Cmdr. Kevin Mannix

Cmdr. Kevin Mannix (Pat Halton / Courtesy of U.S. Navy)

Navy Cmdr. Kevin Mannix didn’t expect to lead one of the most popular and recognizable Navy symbols, the Blue Angels flight demonstration team.

But then, he really didn’t expect to do a few things in his career.

In 1986, Mannix graduated from a Merchant Marine Academy in Bronx, N.Y., with a computer science degree and little knowledge about Navy assets above the waterline.

“I wanted to go drive boats,” he said.

He soon realized that job wasn’t exactly what he was looking for.

The same year, the world was treated to one of the most significant cinematic achievements yet, at least in the eyes of naval aviators: Tom Cruise’s classic flying movie “Top Gun.” It would influence hundreds of future pilots of the time, Mannix said.

Himself included.

“I thought, ‘That looks like a good way to spend a couple of years until I figure out what I want to do,’” he said.

Off to flight school he went, expecting to be a helicopter pilot. But his scores were high enough to join the ranks of the most prestigious fliers, and he soon found himself in the cockpit of the high-flying A-7 Corsair attack jet.

Mannix stayed with the Corsair — including flying combat missions in the Gulf War — until 1991 when he retrained on the F/A-18 Hornet. With the Hornet, he later came to Naval Air Facility Atsugi as first the executive officer and later the commanding officer of the Royal Maces. In the fall of 2003, the entire squadron transitioned to the Super Hornet and became VFA-27.

It was there that Mannix saw the Blue Angels were looking for a new face to lead the group. They were seeking pilots with command experience from the 1986-88 flight group.

He initially didn’t even plan to apply. His wife persuaded him to try, suggesting he didn’t have anything to lose.

“This is something I thought would be totally unattainable,” he said. “They don’t pick guys like me — average, run-of-the-mill, not a pretty boy.”

But there he was with the finalists, most of whom he knew from flight training.

“Everybody thinks the other guy would make the best Blue Angel,” he said.

But he had the right background and under his leadership his squadron had a very good year. They told him on the spot he would be the next person to lead the famous group, which includes about 120 people.

Mannix said he was just numb upon hearing the news.

The new job carries many new challenges. Besides basic command and flight pressures, the team is always in the spotlight.

“You let the public see what the F-18 can do,” he said. “After a flight, you actually get to meet the public and see their smiling faces.”

Attached to the USS Kitty Hawk with Carrier Air Wing 5 there have been few opportunities to show people what you do, he said.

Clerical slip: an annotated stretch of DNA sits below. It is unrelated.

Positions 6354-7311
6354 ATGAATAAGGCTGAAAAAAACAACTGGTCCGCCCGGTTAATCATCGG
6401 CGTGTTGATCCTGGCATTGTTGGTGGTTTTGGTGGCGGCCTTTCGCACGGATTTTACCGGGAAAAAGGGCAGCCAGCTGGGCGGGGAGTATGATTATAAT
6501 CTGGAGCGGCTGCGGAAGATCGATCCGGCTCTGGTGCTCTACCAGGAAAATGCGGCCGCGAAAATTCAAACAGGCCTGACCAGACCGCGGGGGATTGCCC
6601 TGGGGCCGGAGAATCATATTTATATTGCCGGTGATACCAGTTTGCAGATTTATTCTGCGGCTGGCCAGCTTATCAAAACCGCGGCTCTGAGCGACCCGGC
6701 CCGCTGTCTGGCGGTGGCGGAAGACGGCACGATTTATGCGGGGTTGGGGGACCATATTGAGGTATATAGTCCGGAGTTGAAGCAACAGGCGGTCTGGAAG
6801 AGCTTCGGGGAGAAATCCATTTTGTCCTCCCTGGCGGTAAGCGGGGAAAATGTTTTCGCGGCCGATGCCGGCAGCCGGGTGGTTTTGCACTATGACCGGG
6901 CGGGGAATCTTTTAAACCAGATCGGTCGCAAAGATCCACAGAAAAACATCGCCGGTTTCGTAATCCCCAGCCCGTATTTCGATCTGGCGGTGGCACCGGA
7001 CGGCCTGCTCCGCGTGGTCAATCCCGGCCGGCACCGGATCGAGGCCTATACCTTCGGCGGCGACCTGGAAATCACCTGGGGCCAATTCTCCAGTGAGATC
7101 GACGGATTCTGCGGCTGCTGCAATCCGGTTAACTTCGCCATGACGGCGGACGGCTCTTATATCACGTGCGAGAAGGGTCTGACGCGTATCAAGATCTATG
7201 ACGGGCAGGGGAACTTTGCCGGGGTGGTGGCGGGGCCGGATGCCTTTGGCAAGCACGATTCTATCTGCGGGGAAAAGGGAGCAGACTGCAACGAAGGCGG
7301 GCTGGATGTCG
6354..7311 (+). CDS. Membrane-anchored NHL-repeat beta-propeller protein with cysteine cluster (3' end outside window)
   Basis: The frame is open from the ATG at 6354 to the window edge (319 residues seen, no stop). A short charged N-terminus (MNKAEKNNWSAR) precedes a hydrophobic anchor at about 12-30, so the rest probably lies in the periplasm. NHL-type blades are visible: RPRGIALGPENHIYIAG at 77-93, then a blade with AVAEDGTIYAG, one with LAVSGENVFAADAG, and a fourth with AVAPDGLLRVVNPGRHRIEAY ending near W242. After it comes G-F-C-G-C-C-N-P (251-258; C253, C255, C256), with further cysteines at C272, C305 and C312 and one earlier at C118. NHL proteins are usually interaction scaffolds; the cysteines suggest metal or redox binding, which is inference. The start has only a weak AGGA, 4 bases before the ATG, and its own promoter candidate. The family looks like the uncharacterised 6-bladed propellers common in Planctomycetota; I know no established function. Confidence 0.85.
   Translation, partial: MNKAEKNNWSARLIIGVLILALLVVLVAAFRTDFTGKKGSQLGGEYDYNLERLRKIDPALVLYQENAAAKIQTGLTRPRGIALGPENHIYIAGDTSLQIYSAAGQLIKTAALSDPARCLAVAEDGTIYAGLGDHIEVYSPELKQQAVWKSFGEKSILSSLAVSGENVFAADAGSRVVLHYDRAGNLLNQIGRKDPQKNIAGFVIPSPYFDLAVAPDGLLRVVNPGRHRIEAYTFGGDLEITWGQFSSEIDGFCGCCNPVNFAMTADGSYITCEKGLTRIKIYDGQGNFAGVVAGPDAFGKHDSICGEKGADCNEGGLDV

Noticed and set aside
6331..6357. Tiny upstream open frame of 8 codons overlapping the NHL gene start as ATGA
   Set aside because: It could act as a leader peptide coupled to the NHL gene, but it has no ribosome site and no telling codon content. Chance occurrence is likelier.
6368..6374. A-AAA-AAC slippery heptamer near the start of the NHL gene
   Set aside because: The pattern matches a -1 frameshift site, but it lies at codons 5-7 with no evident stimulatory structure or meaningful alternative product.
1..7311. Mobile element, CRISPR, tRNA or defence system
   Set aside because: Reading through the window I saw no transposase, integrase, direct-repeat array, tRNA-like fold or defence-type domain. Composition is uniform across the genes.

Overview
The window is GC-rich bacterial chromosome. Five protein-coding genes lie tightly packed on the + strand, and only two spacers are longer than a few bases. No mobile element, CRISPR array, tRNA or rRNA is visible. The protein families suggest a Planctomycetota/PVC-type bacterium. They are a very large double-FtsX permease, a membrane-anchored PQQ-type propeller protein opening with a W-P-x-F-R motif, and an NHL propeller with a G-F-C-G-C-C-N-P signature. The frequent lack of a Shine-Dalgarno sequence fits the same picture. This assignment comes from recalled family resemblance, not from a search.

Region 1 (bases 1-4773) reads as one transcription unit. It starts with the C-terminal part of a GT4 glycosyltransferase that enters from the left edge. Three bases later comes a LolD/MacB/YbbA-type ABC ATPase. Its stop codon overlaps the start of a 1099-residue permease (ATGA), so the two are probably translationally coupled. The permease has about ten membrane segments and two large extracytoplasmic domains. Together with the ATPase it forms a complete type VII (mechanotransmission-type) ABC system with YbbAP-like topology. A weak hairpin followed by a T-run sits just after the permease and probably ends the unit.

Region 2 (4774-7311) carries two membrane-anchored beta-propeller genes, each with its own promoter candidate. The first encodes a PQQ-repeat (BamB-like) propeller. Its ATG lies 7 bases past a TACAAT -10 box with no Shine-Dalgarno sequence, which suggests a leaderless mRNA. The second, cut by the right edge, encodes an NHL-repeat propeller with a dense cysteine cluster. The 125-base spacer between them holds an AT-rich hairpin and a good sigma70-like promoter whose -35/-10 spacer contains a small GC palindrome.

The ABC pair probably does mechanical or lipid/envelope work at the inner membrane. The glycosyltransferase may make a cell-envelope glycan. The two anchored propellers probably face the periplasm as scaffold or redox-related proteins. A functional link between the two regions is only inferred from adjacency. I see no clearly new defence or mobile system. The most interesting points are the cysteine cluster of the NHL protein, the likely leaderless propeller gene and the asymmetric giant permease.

The Blue Angels unit was formed to demonstrate top flying skills. Its primary objective today is recruitment — showing people the fun side of the Navy.

Mannix said he loves to fly but loves the Navy and its sailors more. He’s happy to have a chance to show people the nicer side.

Still, the flight training and practice is extremely rigorous. And being such a public figure will be unusual.

“To be in the public eye is probably something I’ll have to get used to,” he said. “There’s an awful lot of responsibility being the CO of the Blue Angels.”

Best of the Best

His squadron’s achievements are part of the reason Cmdr. Kevin Mannix believes he was selected to lead the Blue Angels flight demonstration team.

“The squadron, they’re the driving force behind me,” he said. “To be a [commanding officer] of a squadron like that is an honor.”

And the unit has the honors to prove it. In the past few weeks, the Naval Air Facility Atsugi squadron, part of Carrier Air Wing 5, has earned:

Commander Naval Operations Safety “S” award for safety in calendar 2005; a Battle “E” for safety, efficiency and readiness; Association of Naval Aviation McClusky Award for Operational and Tactical Excellence; and the Golden Anchor for Retention Excellence.

On a personal level, Mannix also received the Navy and Marine Association Strike Fighter Wing Pacific Leadership Award for 2005.

— Juliana Gittler

Aerial acrobatics

According to the squadron’s Web site: A Blue Angels flight demonstration exhibits choreographed refinements of skills possessed by all naval aviators. It includes the graceful aerobatic maneuvers of the four-plane Diamond Formation, in concert with the fast-paced, high-performance maneuvers of its two Solo Pilots. Finally, the team illustrates the pinnacle of precision flying, performing maneuvers locked as a unit in the renowned, six-jet Delta Formation.

The Blue Angels are scheduled to fly almost 68 air shows at 35 locations in the United States during the 2006 season. Last season brought out more than 17 million spectators. Since its inception in 1946, the Blue Angels team has performed for more than 414 million fans.

— Source:

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